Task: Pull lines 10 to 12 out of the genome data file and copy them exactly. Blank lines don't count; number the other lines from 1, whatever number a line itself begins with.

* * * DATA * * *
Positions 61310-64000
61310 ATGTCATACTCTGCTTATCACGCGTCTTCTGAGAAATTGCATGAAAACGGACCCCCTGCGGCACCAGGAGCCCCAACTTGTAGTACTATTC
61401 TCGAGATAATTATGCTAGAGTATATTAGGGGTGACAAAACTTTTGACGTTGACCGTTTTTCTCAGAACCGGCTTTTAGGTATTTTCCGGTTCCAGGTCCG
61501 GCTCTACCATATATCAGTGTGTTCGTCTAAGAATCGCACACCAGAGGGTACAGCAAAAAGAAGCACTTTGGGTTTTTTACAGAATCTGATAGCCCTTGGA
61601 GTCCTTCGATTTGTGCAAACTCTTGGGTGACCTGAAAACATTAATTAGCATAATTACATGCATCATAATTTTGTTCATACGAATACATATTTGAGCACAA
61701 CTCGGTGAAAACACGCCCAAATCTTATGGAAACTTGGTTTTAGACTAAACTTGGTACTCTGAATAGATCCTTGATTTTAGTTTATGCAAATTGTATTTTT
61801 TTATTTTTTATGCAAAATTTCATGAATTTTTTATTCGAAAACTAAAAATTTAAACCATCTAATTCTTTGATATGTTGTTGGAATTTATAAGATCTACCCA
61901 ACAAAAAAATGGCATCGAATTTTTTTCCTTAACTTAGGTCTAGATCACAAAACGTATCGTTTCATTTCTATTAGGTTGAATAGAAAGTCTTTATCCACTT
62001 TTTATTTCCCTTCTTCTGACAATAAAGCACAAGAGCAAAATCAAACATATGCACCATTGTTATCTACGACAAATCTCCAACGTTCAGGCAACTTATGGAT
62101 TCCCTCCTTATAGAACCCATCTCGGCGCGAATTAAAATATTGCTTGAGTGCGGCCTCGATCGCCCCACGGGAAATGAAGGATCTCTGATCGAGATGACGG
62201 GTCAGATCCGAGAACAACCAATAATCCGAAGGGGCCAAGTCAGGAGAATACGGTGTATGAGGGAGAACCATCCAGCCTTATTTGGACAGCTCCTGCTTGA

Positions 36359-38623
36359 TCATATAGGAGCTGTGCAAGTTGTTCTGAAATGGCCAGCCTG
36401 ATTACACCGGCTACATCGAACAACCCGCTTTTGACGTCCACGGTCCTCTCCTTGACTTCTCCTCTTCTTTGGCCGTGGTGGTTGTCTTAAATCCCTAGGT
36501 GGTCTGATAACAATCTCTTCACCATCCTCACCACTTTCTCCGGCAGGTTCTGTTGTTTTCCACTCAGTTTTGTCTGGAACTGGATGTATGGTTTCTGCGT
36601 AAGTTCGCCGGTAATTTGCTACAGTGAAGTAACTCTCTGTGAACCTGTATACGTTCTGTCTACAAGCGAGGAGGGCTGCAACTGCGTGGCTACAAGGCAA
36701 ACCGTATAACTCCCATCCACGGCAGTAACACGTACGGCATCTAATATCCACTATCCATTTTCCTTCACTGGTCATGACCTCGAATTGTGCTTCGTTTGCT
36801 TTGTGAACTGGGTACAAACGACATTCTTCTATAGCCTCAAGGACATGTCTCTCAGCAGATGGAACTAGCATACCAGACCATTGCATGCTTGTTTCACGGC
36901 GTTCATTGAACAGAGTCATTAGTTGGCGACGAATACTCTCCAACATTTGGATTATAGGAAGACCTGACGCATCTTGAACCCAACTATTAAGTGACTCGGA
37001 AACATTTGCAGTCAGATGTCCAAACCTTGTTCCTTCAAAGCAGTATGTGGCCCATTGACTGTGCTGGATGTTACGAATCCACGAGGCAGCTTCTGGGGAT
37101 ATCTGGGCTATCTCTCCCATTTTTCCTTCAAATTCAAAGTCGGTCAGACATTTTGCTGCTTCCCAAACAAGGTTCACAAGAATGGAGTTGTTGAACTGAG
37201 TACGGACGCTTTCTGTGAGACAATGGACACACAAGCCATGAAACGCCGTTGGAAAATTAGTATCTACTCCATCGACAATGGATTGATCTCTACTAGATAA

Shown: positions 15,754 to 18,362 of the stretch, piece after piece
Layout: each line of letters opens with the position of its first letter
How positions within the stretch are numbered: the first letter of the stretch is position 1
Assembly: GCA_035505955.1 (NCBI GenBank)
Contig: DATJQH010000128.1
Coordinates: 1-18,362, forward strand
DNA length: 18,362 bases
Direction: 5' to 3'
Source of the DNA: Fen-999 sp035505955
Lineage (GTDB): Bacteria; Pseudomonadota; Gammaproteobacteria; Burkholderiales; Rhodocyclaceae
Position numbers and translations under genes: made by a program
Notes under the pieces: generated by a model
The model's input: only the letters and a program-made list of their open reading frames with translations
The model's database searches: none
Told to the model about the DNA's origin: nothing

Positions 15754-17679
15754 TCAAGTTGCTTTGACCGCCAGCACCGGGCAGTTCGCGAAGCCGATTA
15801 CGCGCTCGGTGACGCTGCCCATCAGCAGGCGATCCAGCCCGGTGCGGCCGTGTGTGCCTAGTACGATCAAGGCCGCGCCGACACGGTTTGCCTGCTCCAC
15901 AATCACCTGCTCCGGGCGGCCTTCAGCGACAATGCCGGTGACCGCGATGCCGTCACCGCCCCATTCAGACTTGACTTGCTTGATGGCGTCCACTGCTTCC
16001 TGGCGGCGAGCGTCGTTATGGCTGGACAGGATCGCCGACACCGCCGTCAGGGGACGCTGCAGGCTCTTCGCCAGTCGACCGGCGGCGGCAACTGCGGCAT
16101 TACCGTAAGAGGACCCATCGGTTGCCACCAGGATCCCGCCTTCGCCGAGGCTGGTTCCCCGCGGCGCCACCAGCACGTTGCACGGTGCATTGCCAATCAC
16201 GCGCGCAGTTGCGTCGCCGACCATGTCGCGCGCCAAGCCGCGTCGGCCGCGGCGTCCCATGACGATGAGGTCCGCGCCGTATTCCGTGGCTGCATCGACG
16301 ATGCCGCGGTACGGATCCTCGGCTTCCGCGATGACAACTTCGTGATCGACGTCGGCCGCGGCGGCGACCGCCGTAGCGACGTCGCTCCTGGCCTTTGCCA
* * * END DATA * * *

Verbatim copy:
62101 TCCCTCCTTATAGAACCCATCTCGGCGCGAATTAAAATATTGCTTGAGTGCGGCCTCGATCGCCCCACGGGAAATGAAGGATCTCTGATCGAGATGACGG
62201 GTCAGATCCGAGAACAACCAATAATCCGAAGGGGCCAAGTCAGGAGAATACGGTGTATGAGGGAGAACCATCCAGCCTTATTTGGACAGCTCCTGCTTGA

Positions 36359-38623